Just like a butterfly emerging from its cocoon, Boulder City is coming back to life with a calendar that is slowly filling up with events as restrictions due to COVID-19 are lifted. And just like that butterfly, things will look slightly different than they did before.
Spring Jam, the first large-scale event to be held in town since March 2020, will have many of the same features as in years past, including live entertainment, a car show, a rock and gem show, activities for children and booths featuring arts and crafts. But attendees also can expect to see more space between vendors, roving volunteers to help with COVID compliance and contract tracing, sanitation stations throughout the park, extra cleaning, no picnic benches or high-touch activities and fewer people at the event at one time, said Jill Rowland-Lagan, CEO of the Boulder City Chamber of Commerce, which sponsors Spring Jamboree.
Rowland-Lagan said the chamber has spent countless extra hours planning for the event and how to keep those attending safe, as well as roughly $5,000 extra for sanitation products, attendance counts and COVID-19 screenings.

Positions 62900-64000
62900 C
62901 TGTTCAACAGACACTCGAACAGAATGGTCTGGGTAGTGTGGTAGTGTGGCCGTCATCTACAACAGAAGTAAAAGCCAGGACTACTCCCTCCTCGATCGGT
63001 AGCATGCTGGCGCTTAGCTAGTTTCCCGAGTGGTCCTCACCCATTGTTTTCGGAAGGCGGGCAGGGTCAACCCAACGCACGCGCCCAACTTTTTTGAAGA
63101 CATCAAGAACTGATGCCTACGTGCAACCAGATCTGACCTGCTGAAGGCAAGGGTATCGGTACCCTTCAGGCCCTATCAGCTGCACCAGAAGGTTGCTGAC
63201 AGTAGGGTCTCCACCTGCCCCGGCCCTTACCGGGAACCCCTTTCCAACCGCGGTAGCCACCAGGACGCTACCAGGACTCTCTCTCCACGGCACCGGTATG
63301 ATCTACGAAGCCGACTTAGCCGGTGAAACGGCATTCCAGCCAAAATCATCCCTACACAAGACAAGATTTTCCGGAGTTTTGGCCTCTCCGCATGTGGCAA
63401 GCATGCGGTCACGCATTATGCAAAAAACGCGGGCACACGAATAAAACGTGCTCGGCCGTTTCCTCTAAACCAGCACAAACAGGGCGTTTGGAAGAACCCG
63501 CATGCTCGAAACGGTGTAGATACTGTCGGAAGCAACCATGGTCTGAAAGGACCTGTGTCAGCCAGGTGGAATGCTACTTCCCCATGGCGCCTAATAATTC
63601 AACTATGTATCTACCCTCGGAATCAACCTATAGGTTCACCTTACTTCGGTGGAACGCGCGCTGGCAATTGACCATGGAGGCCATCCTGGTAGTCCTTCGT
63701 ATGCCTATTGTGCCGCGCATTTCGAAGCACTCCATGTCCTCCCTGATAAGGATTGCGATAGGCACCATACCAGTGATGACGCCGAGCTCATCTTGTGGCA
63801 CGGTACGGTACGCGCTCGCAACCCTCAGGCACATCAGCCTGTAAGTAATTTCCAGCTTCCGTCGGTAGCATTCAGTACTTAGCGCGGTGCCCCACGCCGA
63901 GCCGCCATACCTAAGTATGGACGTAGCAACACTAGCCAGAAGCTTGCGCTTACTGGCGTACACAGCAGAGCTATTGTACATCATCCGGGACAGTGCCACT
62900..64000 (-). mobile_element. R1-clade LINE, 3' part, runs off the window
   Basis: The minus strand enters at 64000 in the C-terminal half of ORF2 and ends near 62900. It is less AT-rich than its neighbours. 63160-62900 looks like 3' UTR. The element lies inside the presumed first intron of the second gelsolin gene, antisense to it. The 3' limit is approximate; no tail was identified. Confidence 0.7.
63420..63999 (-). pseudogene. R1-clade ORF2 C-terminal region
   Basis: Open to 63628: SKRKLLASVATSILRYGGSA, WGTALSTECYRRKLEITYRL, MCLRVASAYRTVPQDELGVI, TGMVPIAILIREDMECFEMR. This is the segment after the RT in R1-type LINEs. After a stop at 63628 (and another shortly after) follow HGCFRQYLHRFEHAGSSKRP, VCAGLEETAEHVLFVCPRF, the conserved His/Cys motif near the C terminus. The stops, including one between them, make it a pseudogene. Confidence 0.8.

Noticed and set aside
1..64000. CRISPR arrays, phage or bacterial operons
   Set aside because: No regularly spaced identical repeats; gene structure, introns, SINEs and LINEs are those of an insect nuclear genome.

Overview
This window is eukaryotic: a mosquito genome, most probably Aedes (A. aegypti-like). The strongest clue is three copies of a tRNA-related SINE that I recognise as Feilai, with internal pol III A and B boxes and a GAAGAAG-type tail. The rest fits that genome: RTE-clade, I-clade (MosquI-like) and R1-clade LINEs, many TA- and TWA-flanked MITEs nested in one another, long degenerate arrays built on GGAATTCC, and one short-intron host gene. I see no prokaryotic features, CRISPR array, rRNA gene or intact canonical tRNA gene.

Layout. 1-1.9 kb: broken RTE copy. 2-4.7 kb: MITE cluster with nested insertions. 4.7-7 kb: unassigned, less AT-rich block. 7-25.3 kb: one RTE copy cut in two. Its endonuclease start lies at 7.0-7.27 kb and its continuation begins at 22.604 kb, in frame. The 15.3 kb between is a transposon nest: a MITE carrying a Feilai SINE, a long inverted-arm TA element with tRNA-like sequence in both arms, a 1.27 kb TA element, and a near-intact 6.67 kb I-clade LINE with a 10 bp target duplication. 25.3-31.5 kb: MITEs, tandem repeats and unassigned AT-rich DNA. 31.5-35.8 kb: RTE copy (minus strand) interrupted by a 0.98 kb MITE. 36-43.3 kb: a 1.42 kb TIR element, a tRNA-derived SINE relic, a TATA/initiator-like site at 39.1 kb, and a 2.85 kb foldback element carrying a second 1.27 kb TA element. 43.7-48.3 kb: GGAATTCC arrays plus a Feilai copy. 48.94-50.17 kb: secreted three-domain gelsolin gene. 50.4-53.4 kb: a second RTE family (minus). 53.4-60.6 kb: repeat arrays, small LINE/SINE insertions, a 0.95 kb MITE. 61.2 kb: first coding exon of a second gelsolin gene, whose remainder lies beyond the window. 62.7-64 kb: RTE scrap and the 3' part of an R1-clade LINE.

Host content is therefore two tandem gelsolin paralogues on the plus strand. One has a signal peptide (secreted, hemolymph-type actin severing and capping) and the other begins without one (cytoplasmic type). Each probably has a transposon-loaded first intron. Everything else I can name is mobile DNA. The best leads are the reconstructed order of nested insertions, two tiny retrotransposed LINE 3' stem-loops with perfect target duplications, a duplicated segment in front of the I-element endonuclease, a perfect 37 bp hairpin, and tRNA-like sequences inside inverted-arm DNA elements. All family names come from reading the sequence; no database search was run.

Even with all their planning, Rowland-Lagan said everything is subject to change as the county takes control of COVID-19 protocols and guidelines.
“It’s day to day based on the plan approved (by the Nevada Department of Business and Industry),” she said, noting that a proposed plan for Clark County contradicts state standards regarding capacity limits.
As of this week, she says they can allow 5,500 people in the downtown parks at a time. Spring Jamboree generally attracts about 20,000 people.
Gov. Steve Sisolak recently announced that all statewide social distancing mandates will be lifted May 1 and local governments will take control. He said his goal is to reopen the entire state to 100 percent capacity by June 1.
“There is a lot of confusion about the phrase ‘local control,’” said Boulder City Communications Manager Lisa LaPlante. “Boulder City does not have local control in the state’s plan. Local control goes to the counties; in this case, it will be held and mandated by Clark County.”